21 September '15..
The murder weapon aimed at me doesn't require its wielder to have a license, pass an exam, or go to a shooting range every three years. Plenty of it is lying around on the hills and slopes we drive through. It needs only a clenched fist and a simple muscle movement -- and a mother and baby can be murdered in a manner that redefines "accessible." Murder at one's fingertips.
I don't know when historians will determine that the Third Intifada has broken out. For us, the residents of Jerusalem and Judea and Samaria, it's been around at least since Operation Pillar of Defense nearly three years ago. At the time, my husband and I were coming back from the hospital with a new baby. While driving home, I kept turning off the car's air conditioner and covering him up so he wouldn't be cold, then worrying he didn't have enough air, uncovering him, and turning the air conditioner back on. I asked Eyal to take the turns slowly so he wouldn't get carsick. Worrying because of his jaundice, and because we needed to go back to the hospital the next day for tests. And how the other children at home would take to him. And if the motions he was making with his mouth meant that he was starting to get hungry right then, in the middle of the trip. Anat, my neighbor, was right behind us. A Molotov cocktail hit her car, right at the turn where I was afraid the baby would get nauseous.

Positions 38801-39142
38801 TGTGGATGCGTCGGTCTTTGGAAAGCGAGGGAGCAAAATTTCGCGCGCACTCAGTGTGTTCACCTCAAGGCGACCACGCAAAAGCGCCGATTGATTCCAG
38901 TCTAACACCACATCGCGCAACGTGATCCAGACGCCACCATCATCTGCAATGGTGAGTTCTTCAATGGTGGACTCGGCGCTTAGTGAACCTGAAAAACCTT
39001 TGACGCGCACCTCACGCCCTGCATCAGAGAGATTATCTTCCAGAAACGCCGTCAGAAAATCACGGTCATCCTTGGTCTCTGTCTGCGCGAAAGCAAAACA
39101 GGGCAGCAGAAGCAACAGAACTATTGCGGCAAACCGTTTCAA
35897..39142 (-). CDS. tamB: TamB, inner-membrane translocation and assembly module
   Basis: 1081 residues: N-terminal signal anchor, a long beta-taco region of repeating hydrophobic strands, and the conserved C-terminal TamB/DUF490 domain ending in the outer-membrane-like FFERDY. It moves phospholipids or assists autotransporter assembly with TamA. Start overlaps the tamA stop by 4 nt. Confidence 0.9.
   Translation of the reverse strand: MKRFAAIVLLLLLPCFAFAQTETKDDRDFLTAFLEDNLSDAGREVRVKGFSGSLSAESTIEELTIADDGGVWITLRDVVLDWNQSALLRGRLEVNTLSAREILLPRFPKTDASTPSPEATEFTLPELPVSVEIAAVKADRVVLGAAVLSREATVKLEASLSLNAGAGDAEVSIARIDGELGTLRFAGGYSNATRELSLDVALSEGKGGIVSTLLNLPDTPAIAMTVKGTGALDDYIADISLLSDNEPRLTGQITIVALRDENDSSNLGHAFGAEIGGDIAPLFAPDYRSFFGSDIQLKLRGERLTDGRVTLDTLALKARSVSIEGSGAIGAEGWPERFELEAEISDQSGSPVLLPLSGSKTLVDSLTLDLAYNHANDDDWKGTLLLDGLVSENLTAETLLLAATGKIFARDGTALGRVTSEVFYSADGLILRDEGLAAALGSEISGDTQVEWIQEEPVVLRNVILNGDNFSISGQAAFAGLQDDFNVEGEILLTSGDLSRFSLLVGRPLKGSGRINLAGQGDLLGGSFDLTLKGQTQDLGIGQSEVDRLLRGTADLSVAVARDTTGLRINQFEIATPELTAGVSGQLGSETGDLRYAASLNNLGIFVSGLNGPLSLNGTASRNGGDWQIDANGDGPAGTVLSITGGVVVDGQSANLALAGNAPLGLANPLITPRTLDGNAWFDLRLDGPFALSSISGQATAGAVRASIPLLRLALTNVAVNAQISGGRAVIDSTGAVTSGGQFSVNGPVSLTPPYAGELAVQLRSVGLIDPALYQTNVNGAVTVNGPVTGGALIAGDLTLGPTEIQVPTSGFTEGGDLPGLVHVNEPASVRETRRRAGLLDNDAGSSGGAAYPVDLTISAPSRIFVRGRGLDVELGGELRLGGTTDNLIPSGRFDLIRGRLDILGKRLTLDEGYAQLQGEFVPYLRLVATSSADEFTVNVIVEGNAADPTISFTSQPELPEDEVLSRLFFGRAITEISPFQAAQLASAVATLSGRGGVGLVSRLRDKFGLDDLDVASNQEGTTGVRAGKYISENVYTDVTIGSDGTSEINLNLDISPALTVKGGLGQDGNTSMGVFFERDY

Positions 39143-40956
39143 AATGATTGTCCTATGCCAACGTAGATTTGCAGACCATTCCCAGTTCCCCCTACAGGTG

The rocks and firebombs are seen as something romantic, a harmless outlet for the fury of young people who love the land and its furrows. Six months ago, the state prosecutor decided not to launch an investigation against journalist Amira Hass, who wrote in Haaretz that "rock throwing is the birthright and obligation of anyone under foreign rule. Rock throwing ... is a metaphor for resistance."
Hass' piece was quoted on the Palestine Liberation Organization's website. Three years ago, the military court in Samaria ruled that rock throwing was not necessarily an attempt to kill, and exonerated four Palestinians who had thrown a 20-centimeter (8-inch) rock at a car, hitting a 12-year-old girl in the head, of attempted murder charges.
"It is a crime of varying severity, depending on the circumstances. ... It can be an act of mischief. An act without the potential to cause harm," the court wrote.
Hurling boulders at Jews' heads can no longer be considered a mischievous act. Not after Adele Biton, Asher Palmer and his baby son Yonatan, Alexander Levlovich, and the other 10 Israelis killed by the "metaphor for resistance." The sad, weakening solutions of setting up concrete barricades and donning shields and bulletproof vests cannot be the only defenses of those who are determined to be sovereign in their own country. The Zionist movement built cities and factories, schools and hospitals out of these stones. But there are people with hearts of stone who want to use them to build graves for the next victims.